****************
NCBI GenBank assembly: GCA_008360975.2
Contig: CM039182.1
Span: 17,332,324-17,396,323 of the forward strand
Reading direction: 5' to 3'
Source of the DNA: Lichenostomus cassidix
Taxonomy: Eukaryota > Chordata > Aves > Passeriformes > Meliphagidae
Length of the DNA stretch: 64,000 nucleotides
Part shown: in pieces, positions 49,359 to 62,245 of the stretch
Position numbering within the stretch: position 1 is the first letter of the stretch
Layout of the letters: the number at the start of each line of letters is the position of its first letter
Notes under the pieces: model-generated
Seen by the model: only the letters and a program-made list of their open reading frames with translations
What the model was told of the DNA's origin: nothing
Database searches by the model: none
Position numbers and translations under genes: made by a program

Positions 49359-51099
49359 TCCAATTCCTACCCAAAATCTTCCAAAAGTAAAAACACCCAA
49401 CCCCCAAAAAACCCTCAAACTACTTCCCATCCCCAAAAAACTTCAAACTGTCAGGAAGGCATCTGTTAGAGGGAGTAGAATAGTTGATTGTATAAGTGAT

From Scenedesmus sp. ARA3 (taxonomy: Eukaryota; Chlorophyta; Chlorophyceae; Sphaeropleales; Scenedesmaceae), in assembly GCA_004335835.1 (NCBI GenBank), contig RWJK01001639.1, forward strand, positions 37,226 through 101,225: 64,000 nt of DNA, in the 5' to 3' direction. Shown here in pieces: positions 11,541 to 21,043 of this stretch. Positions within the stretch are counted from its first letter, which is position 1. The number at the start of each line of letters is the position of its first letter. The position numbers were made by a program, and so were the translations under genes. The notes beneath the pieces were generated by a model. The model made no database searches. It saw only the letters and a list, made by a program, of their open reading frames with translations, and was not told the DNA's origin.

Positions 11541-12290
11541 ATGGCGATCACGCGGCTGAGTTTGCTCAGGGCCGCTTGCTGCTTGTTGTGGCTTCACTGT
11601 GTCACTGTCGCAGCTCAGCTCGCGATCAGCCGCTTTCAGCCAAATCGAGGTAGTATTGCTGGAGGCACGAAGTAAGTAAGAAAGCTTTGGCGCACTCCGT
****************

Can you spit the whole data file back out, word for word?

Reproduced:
NCBI GenBank assembly: GCA_008360975.2
Contig: CM039182.1
Span: 17,332,324-17,396,323 of the forward strand
Reading direction: 5' to 3'
Source of the DNA: Lichenostomus cassidix
Taxonomy: Eukaryota > Chordata > Aves > Passeriformes > Meliphagidae
Length of the DNA stretch: 64,000 nucleotides
Part shown: in pieces, positions 49,359 to 62,245 of the stretch
Position numbering within the stretch: position 1 is the first letter of the stretch
Layout of the letters: the number at the start of each line of letters is the position of its first letter
Notes under the pieces: model-generated
Seen by the model: only the letters and a program-made list of their open reading frames with translations
What the model was told of the DNA's origin: nothing
Database searches by the model: none
Position numbers and translations under genes: made by a program

Positions 49359-51099
49359 TCCAATTCCTACCCAAAATCTTCCAAAAGTAAAAACACCCAA
49401 CCCCCAAAAAACCCTCAAACTACTTCCCATCCCCAAAAAACTTCAAACTGTCAGGAAGGCATCTGTTAGAGGGAGTAGAATAGTTGATTGTATAAGTGAT

From Scenedesmus sp. ARA3 (taxonomy: Eukaryota; Chlorophyta; Chlorophyceae; Sphaeropleales; Scenedesmaceae), in assembly GCA_004335835.1 (NCBI GenBank), contig RWJK01001639.1, forward strand, positions 37,226 through 101,225: 64,000 nt of DNA, in the 5' to 3' direction. Shown here in pieces: positions 11,541 to 21,043 of this stretch. Positions within the stretch are counted from its first letter, which is position 1. The number at the start of each line of letters is the position of its first letter. The position numbers were made by a program, and so were the translations under genes. The notes beneath the pieces were generated by a model. The model made no database searches. It saw only the letters and a list, made by a program, of their open reading frames with translations, and was not told the DNA's origin.

Positions 11541-12290
11541 ATGGCGATCACGCGGCTGAGTTTGCTCAGGGCCGCTTGCTGCTTGTTGTGGCTTCACTGT
11601 GTCACTGTCGCAGCTCAGCTCGCGATCAGCCGCTTTCAGCCAAATCGAGGTAGTATTGCTGGAGGCACGAAGTAAGTAAGAAAGCTTTGGCGCACTCCGT